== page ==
The differences have consequences. As the Jewish State’s image shifted from Wiesel’s world of suffering and oppression, to the triumph of the Entebbe operation, so did sympathy and support. Israel became perceived more as master than martyr. Continue reading
The latest battleground in the never-ending struggle of the social justice warriors to reform mankind is Titipu. Yes, the same Titipu from which Nanki-Poo, son of the Mikado of Japan, fled to escape marriage to the domineering Katisha. And yes, the Nanki-Poo of whom we speak is the same swain who fell in love with the gentle maiden named Yum-Yum, the ward of Ko-Ko, the Lord High Executioner.
Gilbert & Sullivan’s Mikado ran for 670 performances following its 1885 London debut, and has been performed continuously ever since in theaters around the globe. This summer, San Francisco’s Lamplighters will present a very different version of the gem. Instead of Japan, the setting will be Renaissance Italy. The switch follows pressure from local activists who asserted two contradictory criticisms.
First, they complained that the musical’s depiction of Japan was racist. Second, they complained that the cast did not have enough Asian actors.
The activists seemed unaware of the schizophrenic nature of their indictment — demanding more Asian actors to perform roles deemed degrading to Asians. Their inconsistency is reminiscent of the Puritanical criticism of modern cinema: “Movies today are pornographic … and ticket prices are so high!”
Inconsistent or not, do the criticisms have merit? Continue reading
Andrew Jackson will soon be removed from the front of the $20 bill. The family crest of Isaac Royall, the benefactor whose bequest funded the first professorship at Harvard Law School, is about to be erased from campus. The seal of New Mexico University, which features an Anglo settler and a Spanish conquistador, is under attack. Woodrow Wilson’s name has survived a challenge to remove it from Princeton’s School of Public Policy and International Affairs, but just barely.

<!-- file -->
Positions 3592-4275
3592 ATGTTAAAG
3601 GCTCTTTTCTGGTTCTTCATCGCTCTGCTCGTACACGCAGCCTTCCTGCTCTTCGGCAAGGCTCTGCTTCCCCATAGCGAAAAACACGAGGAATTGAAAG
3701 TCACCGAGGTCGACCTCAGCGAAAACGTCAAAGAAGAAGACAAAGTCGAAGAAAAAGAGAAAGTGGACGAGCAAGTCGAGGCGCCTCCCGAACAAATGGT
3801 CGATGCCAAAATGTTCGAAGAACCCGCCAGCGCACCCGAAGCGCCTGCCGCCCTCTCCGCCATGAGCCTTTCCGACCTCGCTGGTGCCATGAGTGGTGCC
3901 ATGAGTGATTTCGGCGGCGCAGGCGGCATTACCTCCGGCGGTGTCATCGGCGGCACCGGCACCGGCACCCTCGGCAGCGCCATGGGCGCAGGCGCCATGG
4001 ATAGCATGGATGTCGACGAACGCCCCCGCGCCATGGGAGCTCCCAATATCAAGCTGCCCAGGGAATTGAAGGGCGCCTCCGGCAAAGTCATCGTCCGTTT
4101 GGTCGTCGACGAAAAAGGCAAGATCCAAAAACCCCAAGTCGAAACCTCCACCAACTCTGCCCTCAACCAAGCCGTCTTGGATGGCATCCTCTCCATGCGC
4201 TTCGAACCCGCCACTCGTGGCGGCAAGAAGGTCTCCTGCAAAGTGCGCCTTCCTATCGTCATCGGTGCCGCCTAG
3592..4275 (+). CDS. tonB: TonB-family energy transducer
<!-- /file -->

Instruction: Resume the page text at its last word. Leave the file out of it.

These, and many other comparable campaigns, constitute expeditions into the past in the relentless pursuit of imperfections. Why are these expeditions undertaken, and what do they tell us about the searchers? Continue reading
In light of President Obama’s nomination of D.C. Circuit Judge Merrick Garland to fill the Supreme Court seat left vacant by the death of Justice Antonin Scalia, partisans on both sides of the political aisle are shocked – shocked – to discover that the other side is playing politics. But there is an important difference. The Democrats are playing smart. The Republicans are playing dumb.
That should not come as a surprise. After all, this is the year the Republicans have shown themselves hell-bent on ensuring that they lose the presidential election. While the Democrats proceed to nominate Hillary Clinton — a figure so shady that she is widely viewed by her own Party as untrustworthy — the Republicans are en route to nominate Donald Trump, their one candidate who consistently lags well behind Clinton in the polls. And for good measure, he lags even farther behind Bernie Sanders.
That is dumb politics. But the Republican Party position on the nomination of Judge Garland is, if possible, even dumber. Continue reading